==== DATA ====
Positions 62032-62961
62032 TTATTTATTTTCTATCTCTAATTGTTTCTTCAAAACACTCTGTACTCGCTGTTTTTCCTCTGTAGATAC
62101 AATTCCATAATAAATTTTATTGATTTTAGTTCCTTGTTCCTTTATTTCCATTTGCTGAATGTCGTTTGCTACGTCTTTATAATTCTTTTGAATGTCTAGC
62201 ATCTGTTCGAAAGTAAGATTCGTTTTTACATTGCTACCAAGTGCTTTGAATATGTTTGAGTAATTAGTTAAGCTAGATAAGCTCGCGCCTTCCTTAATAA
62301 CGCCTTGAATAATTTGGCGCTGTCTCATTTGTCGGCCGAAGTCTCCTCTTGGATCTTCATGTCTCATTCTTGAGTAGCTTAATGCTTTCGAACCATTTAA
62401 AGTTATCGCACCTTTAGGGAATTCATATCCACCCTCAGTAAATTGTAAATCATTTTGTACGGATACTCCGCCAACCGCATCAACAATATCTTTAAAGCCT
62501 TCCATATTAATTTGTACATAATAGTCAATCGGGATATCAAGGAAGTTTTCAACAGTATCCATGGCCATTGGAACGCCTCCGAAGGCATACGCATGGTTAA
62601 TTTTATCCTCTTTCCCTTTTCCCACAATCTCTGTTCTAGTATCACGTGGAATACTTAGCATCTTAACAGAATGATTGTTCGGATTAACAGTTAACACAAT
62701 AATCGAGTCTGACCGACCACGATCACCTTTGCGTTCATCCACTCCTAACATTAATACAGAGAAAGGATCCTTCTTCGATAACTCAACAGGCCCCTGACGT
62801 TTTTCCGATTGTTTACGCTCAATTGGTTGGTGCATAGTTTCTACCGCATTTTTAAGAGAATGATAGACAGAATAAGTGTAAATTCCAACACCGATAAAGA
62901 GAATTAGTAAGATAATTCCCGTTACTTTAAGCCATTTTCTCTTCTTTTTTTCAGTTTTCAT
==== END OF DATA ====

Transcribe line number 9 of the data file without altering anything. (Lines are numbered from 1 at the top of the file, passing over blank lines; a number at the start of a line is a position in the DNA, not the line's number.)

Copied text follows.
62701 AATCGAGTCTGACCGACCACGATCACCTTTGCGTTCATCCACTCCTAACATTAATACAGAGAAAGGATCCTTCTTCGATAACTCAACAGGCCCCTGACGT